But Mrs McAleese's campaign was not without controversy. When she stood 14 years ago one commentator described the candidate originally from north Belfast as "a tribal time-bomb" - he has since changed his view.
This followed the leaking of internal Department of Foreign Affairs memos that seemed to hint that she was sympathetic to some Sinn Fein arguments.
The 1990 campaign that heralded the modern presidency was, if anything more colourful and more controversial, than the 1997 one.
The Fianna Fail candidate, Brian Lenihan, was sacked as deputy prime minister by his old friend Charles Haughey at the insistence of his coalition partners, the Progressive Democrats, in a row over whether phone calls had been made to President Hillery asking him not to dissolve the Dail in 1982.
Mr Lenihan, who had had a liver transplant and was on heavy medication, told a post-graduate student that he had made the calls but then in an RTE interview, looking straight down the lens of a camera, told the Irish people that "on mature recollection" he had been mistaken.
Other past contests have seen General Sean Mac Eoin stand for Fine Gael. An old IRA veteran, he had no problem admitting to his involvement in actions that led to the killings of RIC policemen.
Fianna Fail's Eamon De Valera, whose 1937 constitution created the presidency, took part in the 1916 Easter Rising against the British but as prime minister he was also responsible for the execution of IRA members who endangered the new Irish state.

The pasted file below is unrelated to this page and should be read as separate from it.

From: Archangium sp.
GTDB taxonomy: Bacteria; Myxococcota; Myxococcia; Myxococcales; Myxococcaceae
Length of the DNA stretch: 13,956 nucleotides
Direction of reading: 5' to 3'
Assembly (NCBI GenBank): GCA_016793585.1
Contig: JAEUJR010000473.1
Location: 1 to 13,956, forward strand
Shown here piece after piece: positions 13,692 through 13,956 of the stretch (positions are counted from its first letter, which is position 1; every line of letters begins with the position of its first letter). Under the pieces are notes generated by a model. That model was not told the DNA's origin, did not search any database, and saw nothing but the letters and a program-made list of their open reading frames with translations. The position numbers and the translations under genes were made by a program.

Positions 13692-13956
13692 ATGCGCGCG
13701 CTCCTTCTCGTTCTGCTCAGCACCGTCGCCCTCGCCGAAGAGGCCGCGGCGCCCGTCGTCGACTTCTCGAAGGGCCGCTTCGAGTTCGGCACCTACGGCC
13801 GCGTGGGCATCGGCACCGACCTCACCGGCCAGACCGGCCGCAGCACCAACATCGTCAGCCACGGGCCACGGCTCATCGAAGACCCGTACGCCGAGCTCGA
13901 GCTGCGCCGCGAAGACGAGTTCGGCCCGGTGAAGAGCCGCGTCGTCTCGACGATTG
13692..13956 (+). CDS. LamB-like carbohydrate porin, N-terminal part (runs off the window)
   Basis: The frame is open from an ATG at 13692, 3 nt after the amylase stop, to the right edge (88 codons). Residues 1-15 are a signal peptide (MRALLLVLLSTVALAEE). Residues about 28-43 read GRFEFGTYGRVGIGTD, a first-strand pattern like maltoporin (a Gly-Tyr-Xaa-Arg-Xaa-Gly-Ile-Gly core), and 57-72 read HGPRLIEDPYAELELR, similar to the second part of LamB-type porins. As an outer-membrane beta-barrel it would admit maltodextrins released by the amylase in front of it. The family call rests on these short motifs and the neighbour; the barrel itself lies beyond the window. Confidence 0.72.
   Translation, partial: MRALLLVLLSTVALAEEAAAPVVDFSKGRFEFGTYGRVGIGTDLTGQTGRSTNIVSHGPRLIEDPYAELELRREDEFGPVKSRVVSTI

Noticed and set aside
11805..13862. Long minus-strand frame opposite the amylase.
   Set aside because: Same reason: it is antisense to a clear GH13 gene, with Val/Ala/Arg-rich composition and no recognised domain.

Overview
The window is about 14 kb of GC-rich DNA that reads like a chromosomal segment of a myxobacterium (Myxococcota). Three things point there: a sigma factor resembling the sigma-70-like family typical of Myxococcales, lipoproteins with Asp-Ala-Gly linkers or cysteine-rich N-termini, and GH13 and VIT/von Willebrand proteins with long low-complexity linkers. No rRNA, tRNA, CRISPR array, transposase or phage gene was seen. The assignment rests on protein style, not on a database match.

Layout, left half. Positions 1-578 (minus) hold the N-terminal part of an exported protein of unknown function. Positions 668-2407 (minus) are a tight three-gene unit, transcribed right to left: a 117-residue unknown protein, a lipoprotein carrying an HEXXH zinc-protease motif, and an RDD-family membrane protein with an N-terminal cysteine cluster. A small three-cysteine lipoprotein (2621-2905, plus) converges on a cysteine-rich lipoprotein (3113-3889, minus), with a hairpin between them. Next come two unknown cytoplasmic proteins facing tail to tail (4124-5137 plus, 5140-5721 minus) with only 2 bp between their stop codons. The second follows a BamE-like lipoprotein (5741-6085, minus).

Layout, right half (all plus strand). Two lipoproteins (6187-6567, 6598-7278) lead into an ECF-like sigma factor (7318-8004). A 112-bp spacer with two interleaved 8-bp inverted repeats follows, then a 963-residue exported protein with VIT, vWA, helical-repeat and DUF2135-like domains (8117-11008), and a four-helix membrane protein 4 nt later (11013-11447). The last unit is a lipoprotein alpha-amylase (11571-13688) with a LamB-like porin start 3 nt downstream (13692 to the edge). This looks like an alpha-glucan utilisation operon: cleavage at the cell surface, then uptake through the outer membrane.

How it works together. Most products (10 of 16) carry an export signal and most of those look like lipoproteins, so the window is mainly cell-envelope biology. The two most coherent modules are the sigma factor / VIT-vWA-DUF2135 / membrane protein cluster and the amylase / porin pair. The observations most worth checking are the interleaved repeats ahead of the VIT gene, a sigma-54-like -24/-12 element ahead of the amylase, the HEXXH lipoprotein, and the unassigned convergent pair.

Perhaps the most poignant campaign was in 1973 when Fianna Fail's Erskine Childers defeated Fine Gael's Tom O'Higgins.
President Childers father, who was also called Erskine, was a British soldier and writer who became an ardent Irish republican.
Like De Valera he opposed the treaty that set up the Irish Free State and was executed by the new Irish authorities for the possession of a pistol, ironically, a present from Michael Collins.
Before his death, Erskine Snr got a promise from his then 16 year old son to seek out and shake the hand of all those who had signed his death warrant. He duly did.
Tom O'Higgins' Uncle Kevin was a justice minister in the new Irish state that was finding its feet after a bitter civil war over the treaty.
The new government took an uncompromising view on continuing republican activity.
But in 1927 the IRA murdered Kevin O'Higgins on his way to Mass.
Both presidential candidates stood on their records but the electorate was keenly aware of their family histories.
Because Irish presidents, like the British Queen, are above politics and not meant to comment on topical political issues, they are almost treated with reverence once they are elected.
All of which makes the close and detailed examination of a candidate's record, according to some, or the vitriol and nastiness of the campaign, according to others, seem curiously at odds with the office itself.
And despite the twists and turns whoever succeeds President McAleese can almost certainly be guaranteed - barring unforeseen circumstances - positive media coverage and high popularity ratings.
It is a bit like going from sinner to saint in the course of a few weeks campaigning.